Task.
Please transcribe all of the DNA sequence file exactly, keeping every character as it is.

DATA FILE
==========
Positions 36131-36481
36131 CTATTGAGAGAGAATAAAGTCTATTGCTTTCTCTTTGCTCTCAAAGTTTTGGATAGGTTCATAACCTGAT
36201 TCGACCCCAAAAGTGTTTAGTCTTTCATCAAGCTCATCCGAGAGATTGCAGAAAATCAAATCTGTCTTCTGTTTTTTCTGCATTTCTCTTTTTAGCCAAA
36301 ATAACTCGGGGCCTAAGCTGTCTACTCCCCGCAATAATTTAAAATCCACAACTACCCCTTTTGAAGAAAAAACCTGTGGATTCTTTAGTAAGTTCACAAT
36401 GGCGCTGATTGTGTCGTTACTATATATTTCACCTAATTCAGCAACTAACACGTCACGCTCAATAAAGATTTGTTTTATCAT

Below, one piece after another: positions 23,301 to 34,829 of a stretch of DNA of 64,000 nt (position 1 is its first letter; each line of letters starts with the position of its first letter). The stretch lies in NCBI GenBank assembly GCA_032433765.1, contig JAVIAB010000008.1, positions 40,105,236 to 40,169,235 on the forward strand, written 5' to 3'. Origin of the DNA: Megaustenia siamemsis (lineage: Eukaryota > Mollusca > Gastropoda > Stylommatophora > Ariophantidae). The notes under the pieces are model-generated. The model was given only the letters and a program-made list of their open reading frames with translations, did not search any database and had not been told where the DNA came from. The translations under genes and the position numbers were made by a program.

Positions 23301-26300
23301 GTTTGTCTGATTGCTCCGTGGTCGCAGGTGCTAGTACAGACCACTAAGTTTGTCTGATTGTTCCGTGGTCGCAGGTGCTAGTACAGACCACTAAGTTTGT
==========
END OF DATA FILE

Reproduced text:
Positions 36131-36481
36131 CTATTGAGAGAGAATAAAGTCTATTGCTTTCTCTTTGCTCTCAAAGTTTTGGATAGGTTCATAACCTGAT
36201 TCGACCCCAAAAGTGTTTAGTCTTTCATCAAGCTCATCCGAGAGATTGCAGAAAATCAAATCTGTCTTCTGTTTTTTCTGCATTTCTCTTTTTAGCCAAA
36301 ATAACTCGGGGCCTAAGCTGTCTACTCCCCGCAATAATTTAAAATCCACAACTACCCCTTTTGAAGAAAAAACCTGTGGATTCTTTAGTAAGTTCACAAT
36401 GGCGCTGATTGTGTCGTTACTATATATTTCACCTAATTCAGCAACTAACACGTCACGCTCAATAAAGATTTGTTTTATCAT

Below, one piece after another: positions 23,301 to 34,829 of a stretch of DNA of 64,000 nt (position 1 is its first letter; each line of letters starts with the position of its first letter). The stretch lies in NCBI GenBank assembly GCA_032433765.1, contig JAVIAB010000008.1, positions 40,105,236 to 40,169,235 on the forward strand, written 5' to 3'. Origin of the DNA: Megaustenia siamemsis (lineage: Eukaryota > Mollusca > Gastropoda > Stylommatophora > Ariophantidae). The notes under the pieces are model-generated. The model was given only the letters and a program-made list of their open reading frames with translations, did not search any database and had not been told where the DNA came from. The translations under genes and the position numbers were made by a program.

Positions 23301-26300
23301 GTTTGTCTGATTGCTCCGTGGTCGCAGGTGCTAGTACAGACCACTAAGTTTGTCTGATTGTTCCGTGGTCGCAGGTGCTAGTACAGACCACTAAGTTTGT